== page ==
Interviewing is a skill that takes practice to master. Here are some tips to make you a more hire-able candidate:
1. Know what you did at your last job.
This seems really basic and it is; but a lot of people don’t know how to describe what they did at their previous job. If you list off the job description for your last job, I promise you it won’t make an impression. Explain what you accomplished and why you did the job better than someone else would have in that same position. The interviewer already knows what a project manager does, they want to know why you are a better project manager than the ten others they’ll interview that week. Bonus points if you use actual numbers and percentages.
2. Know why you want the job.
Again, very basic, and often forgotten. Even if the interviewer doesn’t come out directly and ask “why do you want to work with us?” the answer to this question should always come out through your answers to other questions. You should know what your goals are and show how they align with working in that specific role in that specific company.
If you don’t know why you want the job and why you want to work at that company, you’re not in the right interview.
3. Let the interviewer talk, and ask them to talk.
People like talking about themselves. On a first date, would you talk the entire time without asking your date anything about themselves? Ask good questions about the company, but more importantly, ask questions about the interviewer. What do they like about the company they work for? How did they end up in their current position? Interviews are conversations, if you dominate the entire thing, you won’t make for a very appealing candidate.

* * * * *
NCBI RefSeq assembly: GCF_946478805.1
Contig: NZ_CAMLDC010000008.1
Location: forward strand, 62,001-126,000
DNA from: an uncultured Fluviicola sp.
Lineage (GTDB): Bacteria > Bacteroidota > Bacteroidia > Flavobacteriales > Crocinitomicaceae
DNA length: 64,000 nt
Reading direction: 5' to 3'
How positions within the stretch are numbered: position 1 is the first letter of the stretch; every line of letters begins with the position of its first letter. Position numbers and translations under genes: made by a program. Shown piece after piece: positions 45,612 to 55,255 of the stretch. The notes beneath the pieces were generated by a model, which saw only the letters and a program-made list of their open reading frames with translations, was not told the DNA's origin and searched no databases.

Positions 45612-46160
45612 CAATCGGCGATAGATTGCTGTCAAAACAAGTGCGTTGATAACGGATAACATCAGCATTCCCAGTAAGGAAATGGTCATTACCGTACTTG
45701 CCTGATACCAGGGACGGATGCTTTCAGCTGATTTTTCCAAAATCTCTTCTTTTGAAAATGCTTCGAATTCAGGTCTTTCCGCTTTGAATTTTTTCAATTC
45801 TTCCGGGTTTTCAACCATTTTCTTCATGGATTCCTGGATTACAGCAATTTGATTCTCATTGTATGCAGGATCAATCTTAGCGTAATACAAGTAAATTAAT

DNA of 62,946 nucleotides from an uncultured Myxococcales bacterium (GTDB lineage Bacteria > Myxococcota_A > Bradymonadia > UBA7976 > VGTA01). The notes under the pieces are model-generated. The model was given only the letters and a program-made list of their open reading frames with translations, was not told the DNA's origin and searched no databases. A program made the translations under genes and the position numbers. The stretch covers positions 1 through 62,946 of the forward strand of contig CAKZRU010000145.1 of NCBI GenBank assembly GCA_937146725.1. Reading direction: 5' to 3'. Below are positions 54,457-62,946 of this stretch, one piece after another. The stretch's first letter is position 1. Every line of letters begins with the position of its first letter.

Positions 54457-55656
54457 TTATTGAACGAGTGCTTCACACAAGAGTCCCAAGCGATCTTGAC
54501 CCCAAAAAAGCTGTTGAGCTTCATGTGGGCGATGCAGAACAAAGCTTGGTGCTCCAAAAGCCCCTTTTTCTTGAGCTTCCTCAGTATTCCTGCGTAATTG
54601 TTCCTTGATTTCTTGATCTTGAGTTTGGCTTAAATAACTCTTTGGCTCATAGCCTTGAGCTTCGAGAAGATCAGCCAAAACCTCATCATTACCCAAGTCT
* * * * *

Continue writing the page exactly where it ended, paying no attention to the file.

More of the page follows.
4. Dress to impress.
This is so basic and in my opinion one of the most important. An interview is your one chance to make a good impression. The very first impression you will make is how you look. Be well-groomed and well-dressed. Know the position you’re applying for and dress accordingly. If you show up at an interview for a position with a casual startup wearing a suit, it will be obvious you didn’t do your research.
5. Print out your materials.
I know, I know, who even prints things anymore? But if you show up with your resume, writing samples or other materials printed out, and you leave them with the interviewer after the meeting, those papers are going back to the interviewer’s desk. They will likely sit there and your name and qualifications will be visible while your emails and online portfolio will be read and lost.
6. Follow up.
Always, always, always follow up. Send a quick “thank you” email to the interviewer later that day thanking them for their time. If you discussed a specific article or book, include a link to it in your email. Show the interviewer that you really want the role.
If they let you know that they decided to move forward with a different candidate, follow up in a month or two. Growing companies, especially startups, are always opening up new roles. If you feel like you left a good impression, they will be happy you popped back into their inbox for a different role. In hiring, timing is everything. Maybe you aren’t the best candidate for a specific role at a specific time, but two or three months later you might be perfect.
After all the stress and build-up, at the end of the day, an interview is just a conversation between two people. Be yourself, be relaxed, and remember that you’re interviewing them as a candidate for where you will spend 30% of your time just as much as they are interviewing you.